“We’re so fixated on screens. Running is one of the times I can get away from that and be in my own head.” — Sam Robinson

The body and mind are linked; while we’ll explore physical aspects of technique and pacing, we’ll also address mental strategies to employ while on the road or the course.

Welcome the Pain

We previously discussed motivational techniques for runners, which points to embracing pain as a way runners can push themselves to log miles every day. The same is true for running faster. There’s an element of discomfort that must be welcomed in order to increase pace.

“Try not to see it as pain, just an intense sensation like spicy food or dark chocolate.” — Michael Brandt, HVMN Co-founder and COO

This is especially difficult for runners who are just starting because they’re not used to the feeling of pain. During workouts like speed training, the pain will come–it’s about being ready for it, anticipating it, and eventually, embracing it.

The pain will lessen with training. Crossing the lactate threshold is the point at which the body cannot recycle the lactic acid accumulated in the blood–it’s then that the body begins sending pain and nausea signals in an effort to make you slow down and thus recycle all that lactic acid. But you can train to increase that lactic threshold and decrease the pain.

With training also comes a knowledge of your body and an understanding of pain, remembering how it feels and at what point in the run it’ll hit.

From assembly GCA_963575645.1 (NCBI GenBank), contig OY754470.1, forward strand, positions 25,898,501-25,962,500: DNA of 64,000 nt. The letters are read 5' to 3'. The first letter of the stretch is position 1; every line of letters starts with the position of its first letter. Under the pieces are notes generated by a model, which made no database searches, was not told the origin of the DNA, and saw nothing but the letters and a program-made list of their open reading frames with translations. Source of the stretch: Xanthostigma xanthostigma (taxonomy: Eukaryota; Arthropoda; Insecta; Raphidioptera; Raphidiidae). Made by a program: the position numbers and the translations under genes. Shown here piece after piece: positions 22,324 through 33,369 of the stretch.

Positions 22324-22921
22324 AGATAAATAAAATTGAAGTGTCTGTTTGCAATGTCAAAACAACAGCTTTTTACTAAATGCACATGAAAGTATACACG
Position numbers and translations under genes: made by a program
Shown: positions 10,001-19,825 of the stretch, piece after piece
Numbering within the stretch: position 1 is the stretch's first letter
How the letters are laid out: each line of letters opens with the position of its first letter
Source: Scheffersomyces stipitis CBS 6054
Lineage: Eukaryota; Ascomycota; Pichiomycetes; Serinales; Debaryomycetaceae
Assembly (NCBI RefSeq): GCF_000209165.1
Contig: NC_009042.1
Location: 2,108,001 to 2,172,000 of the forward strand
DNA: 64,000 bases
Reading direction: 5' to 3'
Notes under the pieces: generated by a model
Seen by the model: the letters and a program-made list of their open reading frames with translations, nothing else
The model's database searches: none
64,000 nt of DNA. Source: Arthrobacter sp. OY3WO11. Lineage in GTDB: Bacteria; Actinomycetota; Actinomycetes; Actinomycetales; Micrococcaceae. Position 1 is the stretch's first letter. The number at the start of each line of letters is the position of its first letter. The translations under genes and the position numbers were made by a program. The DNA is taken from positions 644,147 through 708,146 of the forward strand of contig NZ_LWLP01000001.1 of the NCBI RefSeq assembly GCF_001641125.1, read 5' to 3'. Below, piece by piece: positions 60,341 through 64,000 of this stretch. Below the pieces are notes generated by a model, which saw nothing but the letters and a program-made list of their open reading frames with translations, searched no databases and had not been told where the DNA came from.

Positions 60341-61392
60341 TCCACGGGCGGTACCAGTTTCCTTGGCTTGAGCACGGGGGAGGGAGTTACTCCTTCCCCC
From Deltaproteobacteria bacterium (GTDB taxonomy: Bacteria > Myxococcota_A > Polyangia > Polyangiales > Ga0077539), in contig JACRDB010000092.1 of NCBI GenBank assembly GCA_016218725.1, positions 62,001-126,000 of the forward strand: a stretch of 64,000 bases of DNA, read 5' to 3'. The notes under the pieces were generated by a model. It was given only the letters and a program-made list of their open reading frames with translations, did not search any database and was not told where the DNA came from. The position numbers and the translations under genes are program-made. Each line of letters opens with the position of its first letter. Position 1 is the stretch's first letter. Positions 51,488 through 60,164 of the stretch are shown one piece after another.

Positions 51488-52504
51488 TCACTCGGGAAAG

Positive Thinking

The power of the mind can’t be understated–being aware of your thinking, and how those thoughts make you feel, can have a positive or negative impact on performance outputs. Sometimes telling yourself “you’re great” is the first step to actually making that happen.

One meta-analysis concluded the strategy of self-talk facilitates learning (so it can also help training) and enhance performance.2 Since self-talk has an impact on performance, it’s important to make that self-talk positive.

Cindra Kamphoff has a Ph.D in performance psychology, and she is a performance coach to professional athletes, executives and championships teams from all over the US. She understands the power of the mind and helps athletes harness it. When speaking about the mental aspect of sport, she had this to say: “The negativity is going to come, the disempowering thoughts are going to come because you’re pushing your body. You don’t have to believe them.”

While talking to yourself during a run, it also helps to be mindful. Many runners reach a flowstate of zen or a meditation-like experience. This happens during the run, but its power can be harnessed while off the trail. One study showed that several weeks of mindfulness training could help elite athletes adapt better to stressful situations.3

The ability to harness the connection between body and mind may lead to better results.

Chunking

No, this isn’t adding carbs to your pre-workout.

Breaking a casual run or race into chunks can help–especially for longer runs. This technique can help by making the total mileage feel less daunting. For a marathon distance, a popular way to break it down is into two 10-mile runs and a 10k.